Its a funny thing. Tripping down to Cape Town and booking into the Carnival Court backpackers (a fantastic little place if you are ever in the area and have need of a backpackers) and noticed a possible trend here. In Bangkok, those who have been will know about Khaosan Road – that noisy, messy, party filled wonderland of food and clubs and backpackers, spilling hippies and adventurers onto the road until the wee hours of the morning. Equally, in Vietnam, it was Pham Ngu Lao – the backpacker ghetto where all of the wealth of the world’s travellers condense into a humid, vietnamese mess of bars and buying and weird and wonderful guest houses crammed thick on the roadside.
In Cape Town, the backpackers I have checked into is on Long Street, and in so many ways, it is the same all over again. Admittedly, it is less chaotic and packed than Khaosan, and organic coffee shops have replaced the Pad Thai stands, but the principle feeling of the place remains the same. Even though the Cape Town experience is different in many respects (I am from this country, and I am travelling alone this time), I am overcome with how familiar the overall environment is here. The people wandering around with their beads and headbands, exotic tattoos and a spirit for seeing and exploring as much as they possibly can, could have come directly from Bangkok, Vietnam, Laos or any of the other places I have had the fortune to bed down with my backpack in the past. I am starting to feel that this world, and the characters in it, may in fact be part of some larger, universal traveller universe, common to most backpacking destinations in the world.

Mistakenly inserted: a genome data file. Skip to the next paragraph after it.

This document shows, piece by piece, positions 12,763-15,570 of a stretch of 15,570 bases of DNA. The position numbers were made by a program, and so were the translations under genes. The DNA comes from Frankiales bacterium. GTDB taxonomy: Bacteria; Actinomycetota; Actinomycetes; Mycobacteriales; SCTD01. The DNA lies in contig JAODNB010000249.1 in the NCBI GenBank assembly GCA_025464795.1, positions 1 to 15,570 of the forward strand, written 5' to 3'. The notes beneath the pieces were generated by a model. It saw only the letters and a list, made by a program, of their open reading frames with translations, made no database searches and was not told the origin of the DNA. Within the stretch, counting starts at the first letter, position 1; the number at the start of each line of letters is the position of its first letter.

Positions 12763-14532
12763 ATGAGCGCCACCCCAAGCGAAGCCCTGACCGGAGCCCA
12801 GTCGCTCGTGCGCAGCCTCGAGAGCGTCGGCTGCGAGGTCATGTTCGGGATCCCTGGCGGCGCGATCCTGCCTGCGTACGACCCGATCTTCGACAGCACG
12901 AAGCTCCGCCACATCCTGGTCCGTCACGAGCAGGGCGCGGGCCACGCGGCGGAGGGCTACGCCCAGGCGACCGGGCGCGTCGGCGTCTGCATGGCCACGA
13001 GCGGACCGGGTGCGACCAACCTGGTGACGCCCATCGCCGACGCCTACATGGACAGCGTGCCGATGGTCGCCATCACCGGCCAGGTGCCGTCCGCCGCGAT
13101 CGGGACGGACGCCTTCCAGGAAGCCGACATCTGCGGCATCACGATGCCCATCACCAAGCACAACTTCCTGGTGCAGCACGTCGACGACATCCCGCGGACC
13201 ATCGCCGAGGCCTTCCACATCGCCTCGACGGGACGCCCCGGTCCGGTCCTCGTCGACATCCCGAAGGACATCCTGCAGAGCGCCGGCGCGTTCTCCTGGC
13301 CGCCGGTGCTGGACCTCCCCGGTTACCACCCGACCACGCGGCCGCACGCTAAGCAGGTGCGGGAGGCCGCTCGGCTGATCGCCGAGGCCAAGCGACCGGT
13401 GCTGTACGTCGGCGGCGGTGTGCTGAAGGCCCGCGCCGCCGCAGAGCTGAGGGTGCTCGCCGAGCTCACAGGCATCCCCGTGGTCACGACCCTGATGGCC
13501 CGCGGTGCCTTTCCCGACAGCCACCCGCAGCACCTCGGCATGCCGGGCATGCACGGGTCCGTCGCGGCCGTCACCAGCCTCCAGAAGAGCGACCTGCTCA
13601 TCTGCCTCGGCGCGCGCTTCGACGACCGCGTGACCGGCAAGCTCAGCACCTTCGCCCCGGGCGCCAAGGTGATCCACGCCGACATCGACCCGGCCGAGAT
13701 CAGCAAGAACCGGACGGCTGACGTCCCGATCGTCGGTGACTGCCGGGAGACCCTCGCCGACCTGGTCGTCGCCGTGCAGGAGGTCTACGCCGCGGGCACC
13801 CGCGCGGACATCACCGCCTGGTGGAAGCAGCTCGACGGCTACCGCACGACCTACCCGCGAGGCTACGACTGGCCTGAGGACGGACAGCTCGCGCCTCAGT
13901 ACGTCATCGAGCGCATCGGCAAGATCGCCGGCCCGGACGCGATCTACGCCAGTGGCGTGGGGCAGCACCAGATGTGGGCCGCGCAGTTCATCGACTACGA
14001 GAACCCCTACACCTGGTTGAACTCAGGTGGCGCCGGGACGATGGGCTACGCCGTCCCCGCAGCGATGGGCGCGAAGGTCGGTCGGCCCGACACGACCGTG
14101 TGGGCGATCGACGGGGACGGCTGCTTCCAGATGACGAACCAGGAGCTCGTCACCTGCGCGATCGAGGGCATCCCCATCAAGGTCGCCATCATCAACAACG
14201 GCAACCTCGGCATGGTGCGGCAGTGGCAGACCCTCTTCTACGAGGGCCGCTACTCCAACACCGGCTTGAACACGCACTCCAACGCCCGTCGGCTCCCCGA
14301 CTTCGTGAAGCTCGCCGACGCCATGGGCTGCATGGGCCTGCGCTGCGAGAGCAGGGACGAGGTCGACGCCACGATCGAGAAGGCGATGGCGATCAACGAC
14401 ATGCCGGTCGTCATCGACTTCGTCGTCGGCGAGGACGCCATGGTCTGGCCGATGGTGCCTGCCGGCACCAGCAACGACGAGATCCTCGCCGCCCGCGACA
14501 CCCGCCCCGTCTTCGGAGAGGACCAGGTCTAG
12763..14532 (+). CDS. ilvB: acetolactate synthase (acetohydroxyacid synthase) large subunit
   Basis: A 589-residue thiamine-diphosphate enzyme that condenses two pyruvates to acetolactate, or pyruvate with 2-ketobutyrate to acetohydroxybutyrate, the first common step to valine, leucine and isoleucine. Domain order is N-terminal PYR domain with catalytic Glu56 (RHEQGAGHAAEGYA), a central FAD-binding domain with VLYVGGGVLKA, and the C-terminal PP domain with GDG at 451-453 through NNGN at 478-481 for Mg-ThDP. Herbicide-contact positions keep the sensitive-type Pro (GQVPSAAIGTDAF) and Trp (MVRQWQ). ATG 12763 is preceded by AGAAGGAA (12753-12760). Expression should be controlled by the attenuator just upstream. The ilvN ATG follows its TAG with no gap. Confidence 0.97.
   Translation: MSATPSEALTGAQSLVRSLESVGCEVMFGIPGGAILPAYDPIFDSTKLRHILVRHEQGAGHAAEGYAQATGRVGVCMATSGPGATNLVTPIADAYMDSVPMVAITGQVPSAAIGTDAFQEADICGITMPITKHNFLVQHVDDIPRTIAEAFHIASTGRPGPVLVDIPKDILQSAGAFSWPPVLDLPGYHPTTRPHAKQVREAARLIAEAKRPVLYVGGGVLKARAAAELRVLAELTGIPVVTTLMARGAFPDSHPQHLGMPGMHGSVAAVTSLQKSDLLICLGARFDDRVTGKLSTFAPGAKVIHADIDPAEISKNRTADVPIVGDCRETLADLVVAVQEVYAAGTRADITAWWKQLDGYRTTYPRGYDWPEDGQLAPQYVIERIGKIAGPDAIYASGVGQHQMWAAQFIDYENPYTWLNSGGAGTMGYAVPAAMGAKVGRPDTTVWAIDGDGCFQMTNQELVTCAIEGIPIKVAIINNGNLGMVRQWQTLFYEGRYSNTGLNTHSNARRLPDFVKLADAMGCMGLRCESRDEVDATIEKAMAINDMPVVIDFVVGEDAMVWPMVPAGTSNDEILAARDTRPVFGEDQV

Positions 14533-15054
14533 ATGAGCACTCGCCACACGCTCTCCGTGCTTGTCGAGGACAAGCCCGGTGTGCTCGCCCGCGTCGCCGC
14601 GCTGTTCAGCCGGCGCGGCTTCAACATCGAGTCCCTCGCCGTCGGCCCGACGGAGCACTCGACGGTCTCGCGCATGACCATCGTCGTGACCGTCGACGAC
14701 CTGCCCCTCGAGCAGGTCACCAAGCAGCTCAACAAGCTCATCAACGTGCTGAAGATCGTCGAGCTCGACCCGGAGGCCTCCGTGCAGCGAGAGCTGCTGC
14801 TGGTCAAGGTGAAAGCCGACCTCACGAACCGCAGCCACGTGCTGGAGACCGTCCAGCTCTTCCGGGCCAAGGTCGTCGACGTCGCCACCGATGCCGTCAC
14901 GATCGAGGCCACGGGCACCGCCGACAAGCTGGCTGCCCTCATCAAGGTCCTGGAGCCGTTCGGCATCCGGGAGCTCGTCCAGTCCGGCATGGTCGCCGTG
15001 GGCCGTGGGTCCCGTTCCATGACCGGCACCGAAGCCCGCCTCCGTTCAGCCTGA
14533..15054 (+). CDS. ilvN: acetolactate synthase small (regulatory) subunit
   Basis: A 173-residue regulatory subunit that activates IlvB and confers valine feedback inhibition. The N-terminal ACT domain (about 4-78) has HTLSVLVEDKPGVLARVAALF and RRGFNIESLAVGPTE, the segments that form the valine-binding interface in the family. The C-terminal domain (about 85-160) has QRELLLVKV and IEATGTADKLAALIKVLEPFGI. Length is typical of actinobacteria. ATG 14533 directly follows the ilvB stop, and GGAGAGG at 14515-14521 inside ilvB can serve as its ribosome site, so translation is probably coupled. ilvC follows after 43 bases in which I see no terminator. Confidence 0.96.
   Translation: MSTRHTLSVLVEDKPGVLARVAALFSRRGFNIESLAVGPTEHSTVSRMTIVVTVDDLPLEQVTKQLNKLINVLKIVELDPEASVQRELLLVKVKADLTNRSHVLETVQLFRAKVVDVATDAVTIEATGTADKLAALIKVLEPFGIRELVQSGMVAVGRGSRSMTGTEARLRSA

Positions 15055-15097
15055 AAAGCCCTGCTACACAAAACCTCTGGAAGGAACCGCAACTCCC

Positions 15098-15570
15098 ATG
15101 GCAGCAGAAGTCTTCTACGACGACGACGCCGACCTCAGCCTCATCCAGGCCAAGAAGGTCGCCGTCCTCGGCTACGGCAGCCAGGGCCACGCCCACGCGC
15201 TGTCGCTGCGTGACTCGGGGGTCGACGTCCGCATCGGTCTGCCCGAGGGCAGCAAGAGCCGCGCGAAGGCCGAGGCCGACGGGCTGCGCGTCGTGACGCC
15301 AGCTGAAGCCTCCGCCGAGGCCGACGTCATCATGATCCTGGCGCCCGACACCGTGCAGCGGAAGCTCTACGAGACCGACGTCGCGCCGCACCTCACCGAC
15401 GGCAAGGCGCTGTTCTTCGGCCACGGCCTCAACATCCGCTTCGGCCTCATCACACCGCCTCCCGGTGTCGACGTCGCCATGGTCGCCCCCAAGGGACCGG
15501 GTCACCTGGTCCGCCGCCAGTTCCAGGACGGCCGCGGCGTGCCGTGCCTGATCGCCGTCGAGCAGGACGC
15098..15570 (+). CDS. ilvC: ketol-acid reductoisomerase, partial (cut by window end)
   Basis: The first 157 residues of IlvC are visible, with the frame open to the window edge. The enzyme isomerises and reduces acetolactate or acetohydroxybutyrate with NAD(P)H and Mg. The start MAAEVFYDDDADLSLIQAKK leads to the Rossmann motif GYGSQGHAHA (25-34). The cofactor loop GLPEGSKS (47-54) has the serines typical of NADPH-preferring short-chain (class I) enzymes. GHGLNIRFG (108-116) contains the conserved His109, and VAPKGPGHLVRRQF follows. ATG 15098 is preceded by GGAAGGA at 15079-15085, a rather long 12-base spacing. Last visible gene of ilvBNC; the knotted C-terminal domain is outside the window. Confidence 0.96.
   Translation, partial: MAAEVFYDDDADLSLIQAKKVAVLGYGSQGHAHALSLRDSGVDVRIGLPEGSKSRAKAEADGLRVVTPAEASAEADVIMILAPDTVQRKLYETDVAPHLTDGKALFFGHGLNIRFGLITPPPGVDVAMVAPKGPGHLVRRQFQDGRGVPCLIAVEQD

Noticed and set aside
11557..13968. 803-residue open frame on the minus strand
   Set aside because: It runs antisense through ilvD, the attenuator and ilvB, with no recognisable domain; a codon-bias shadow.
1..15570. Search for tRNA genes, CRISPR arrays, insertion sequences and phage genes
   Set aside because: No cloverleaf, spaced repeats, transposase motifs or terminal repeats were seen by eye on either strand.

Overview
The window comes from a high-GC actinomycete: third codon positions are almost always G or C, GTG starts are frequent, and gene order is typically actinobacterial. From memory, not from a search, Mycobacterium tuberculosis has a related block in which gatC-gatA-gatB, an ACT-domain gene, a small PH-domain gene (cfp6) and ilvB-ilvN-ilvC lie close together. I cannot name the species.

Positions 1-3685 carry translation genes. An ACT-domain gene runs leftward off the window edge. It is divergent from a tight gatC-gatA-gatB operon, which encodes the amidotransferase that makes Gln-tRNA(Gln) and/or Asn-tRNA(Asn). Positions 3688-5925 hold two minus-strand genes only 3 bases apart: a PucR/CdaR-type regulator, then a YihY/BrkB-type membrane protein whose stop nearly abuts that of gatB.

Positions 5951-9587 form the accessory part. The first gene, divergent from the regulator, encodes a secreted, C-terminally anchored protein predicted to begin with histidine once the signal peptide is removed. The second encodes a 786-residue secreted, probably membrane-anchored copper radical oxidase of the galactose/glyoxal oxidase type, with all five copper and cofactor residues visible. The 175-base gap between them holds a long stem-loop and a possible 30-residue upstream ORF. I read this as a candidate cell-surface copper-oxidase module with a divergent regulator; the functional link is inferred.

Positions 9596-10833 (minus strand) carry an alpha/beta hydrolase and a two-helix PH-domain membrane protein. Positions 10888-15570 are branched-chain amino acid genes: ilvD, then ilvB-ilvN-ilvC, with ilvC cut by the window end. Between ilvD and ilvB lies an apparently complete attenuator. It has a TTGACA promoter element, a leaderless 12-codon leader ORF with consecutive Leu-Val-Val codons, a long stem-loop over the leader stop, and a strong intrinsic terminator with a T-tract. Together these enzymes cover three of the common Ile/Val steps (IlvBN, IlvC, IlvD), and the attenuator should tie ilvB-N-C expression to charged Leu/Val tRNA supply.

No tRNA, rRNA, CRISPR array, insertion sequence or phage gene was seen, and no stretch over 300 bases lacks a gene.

I have also realised now that part of the reason I like to travel so much is not just because of the chance to see new sights, experiences and people (they are attractive in their own right though). It is because backpacking, specifically, affords me the opportunity to reconnect and be a small part of that world of travellers again. People whose sole existence for a short period of time is all about new experiences, new places, learning and discovering. Yes, it is hippie, yes it can be a little bit exhausting and the real world cannot be deferred forever, but dammit – it is exciting.